PURPOSE: The search for most efficient bronchoscopic imaging tool in detection of early lung cancer is still active. The major aim of this study was to determine sensitivity, specificity, positive (PPV) and negative predictive value (NPV) of each technique and their combination in detection of premalignant bronchial lesions.
METHODS: This was a prospective trial that enrolled 96 patients with indication for bronchoscopy. Major indications were: radiological suspicion for lung cancer, surveillance of patients after surgery, evaluation of known malignancy, positive sputum cytology and prolonged cough. In each patient at least one but no more than 3 biopsies were taken from places identified as pathological under white light videobronchoscopy (WLB), AFI, NBI or their combination. At least one, but no more than 3 biopsies were taken randomly from places that appeared normal under each technique. Lesions were classified as visually positive if pathological fluorescence was observed under AFI or, dotted, tortuous and abrupt ending blood vessels were identified under NBI. Squamous metaplasia, mild, moderate or severe dysplasia and CIS were regarded as histologically positive lesion were.
RESULTS: Sensitivity, specificity, PPV and NPV of WLB in detection of premalignant lesions were 26.5%, 63.9%, 34.4% and 54.9% respectively, corresponding values for AFI were 52%, 79.6%, 64.6% and 69.9% respectively,and for NBI 66%, 84.6%, 75.4%, 77.7%, respectively, while corresponding values for combination of NBI and AFI were 86.1%, 86.6%, 84.6%, and 88% respectively. Combination of NBI and AFI significantly improves sensitivity when compared to each individual technique (p<0.001). When specificity is of concern combination of techniques improves specificity of WLB (p<0.001), specificity of AFI (p=0.03) but it has no significant influence on specificity of NBI (p=0.53).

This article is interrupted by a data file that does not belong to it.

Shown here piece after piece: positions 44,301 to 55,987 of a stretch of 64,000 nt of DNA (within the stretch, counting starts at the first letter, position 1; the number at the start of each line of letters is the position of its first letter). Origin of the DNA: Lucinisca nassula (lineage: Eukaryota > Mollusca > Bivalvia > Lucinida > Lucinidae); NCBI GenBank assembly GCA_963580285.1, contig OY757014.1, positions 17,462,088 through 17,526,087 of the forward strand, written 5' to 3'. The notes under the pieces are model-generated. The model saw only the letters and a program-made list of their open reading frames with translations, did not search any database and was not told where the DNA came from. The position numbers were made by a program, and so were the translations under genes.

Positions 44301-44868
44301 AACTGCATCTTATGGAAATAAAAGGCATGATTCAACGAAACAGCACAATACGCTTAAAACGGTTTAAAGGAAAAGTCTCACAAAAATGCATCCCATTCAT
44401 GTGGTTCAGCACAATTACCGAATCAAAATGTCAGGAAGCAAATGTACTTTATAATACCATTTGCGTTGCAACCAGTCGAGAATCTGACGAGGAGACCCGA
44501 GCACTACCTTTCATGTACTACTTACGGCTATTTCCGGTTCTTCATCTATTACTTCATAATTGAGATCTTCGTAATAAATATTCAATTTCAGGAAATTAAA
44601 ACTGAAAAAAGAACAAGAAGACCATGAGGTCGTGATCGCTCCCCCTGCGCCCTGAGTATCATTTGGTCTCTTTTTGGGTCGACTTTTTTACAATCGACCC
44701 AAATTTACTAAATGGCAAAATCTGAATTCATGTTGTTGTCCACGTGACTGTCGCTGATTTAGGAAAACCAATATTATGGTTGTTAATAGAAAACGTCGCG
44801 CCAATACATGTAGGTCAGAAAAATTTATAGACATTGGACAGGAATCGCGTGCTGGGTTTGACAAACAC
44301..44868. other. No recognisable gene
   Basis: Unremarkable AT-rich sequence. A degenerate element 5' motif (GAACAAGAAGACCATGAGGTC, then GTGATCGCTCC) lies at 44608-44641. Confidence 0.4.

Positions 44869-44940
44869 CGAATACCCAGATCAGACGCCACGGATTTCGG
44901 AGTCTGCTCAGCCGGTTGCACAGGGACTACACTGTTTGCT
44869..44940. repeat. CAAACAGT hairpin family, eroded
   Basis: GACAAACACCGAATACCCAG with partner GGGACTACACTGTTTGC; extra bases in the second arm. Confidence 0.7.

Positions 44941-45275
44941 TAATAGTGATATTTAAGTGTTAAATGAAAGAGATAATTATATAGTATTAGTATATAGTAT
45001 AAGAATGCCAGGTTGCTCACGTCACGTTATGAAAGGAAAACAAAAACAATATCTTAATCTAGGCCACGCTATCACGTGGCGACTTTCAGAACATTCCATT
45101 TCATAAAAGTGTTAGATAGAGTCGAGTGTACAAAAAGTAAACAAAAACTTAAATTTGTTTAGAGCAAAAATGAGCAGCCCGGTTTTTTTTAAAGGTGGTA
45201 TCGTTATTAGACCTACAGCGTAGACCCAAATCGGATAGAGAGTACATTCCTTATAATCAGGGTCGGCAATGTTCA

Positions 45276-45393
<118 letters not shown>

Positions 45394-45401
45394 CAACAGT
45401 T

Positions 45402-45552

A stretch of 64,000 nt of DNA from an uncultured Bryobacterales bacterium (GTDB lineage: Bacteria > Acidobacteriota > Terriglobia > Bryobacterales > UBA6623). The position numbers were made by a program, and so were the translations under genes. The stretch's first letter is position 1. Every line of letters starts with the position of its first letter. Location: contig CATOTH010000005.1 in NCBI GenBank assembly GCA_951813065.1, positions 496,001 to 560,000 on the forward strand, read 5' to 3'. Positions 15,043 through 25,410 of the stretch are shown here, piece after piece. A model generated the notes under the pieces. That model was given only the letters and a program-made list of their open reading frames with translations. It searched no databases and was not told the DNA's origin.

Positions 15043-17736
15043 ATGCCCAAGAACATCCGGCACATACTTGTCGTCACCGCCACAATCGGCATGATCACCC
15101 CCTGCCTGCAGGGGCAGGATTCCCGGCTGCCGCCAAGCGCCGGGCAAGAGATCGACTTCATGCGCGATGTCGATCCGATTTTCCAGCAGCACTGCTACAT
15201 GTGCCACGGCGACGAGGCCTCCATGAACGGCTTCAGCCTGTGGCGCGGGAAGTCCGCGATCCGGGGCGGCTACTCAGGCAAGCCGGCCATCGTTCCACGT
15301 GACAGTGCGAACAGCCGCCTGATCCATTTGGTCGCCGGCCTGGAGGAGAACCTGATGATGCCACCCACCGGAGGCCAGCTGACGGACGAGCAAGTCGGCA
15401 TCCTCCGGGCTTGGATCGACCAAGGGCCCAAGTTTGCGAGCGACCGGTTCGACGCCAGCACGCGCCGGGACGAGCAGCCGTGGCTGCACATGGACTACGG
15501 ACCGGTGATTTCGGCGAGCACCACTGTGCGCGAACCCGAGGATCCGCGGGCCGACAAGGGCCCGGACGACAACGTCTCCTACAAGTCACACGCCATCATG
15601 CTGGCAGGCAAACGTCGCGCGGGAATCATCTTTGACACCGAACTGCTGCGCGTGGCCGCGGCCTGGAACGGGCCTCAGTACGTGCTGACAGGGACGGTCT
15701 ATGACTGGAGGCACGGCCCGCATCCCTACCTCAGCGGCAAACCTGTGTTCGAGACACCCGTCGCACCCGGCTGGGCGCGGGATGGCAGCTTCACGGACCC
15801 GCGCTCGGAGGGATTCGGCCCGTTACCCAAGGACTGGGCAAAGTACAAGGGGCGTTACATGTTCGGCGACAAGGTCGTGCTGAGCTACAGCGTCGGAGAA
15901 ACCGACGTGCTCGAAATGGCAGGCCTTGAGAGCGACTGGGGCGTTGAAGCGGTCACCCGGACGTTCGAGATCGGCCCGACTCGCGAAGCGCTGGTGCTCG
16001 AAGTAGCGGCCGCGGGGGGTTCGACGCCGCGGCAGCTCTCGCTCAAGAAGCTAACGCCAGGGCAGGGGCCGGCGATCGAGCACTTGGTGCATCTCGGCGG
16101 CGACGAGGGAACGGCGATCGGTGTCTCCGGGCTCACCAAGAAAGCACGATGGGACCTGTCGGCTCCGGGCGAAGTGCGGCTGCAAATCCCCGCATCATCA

CONCLUSIONS: Combination of NBI and AFI in detection of premalignant bronchial lesions increases both sensitivity and specificity of each technique. However more prospective, randomized data are needed to validate and confirm these findings.
CLINICAL IMPLICATIONS: Each individual technique, AFI and NBI, has better sensitivity and specificity for detection of precancerous lesions of the bronchi when compared to the WLB. However, the results of this study suggest that combination of techniques is not significantly better than NBI. When possible, the techniques could be combined in order to increase specificity and sensitivity in detection of precancerous bronchial lesions.
DISCLOSURE: The following authors have nothing to disclose: Bojan Zaric, Branislav Perin, Svetlana Jovanovic, Evica Budisin, Goran Stojanovic, Nensi Lalic, Milan Antonic
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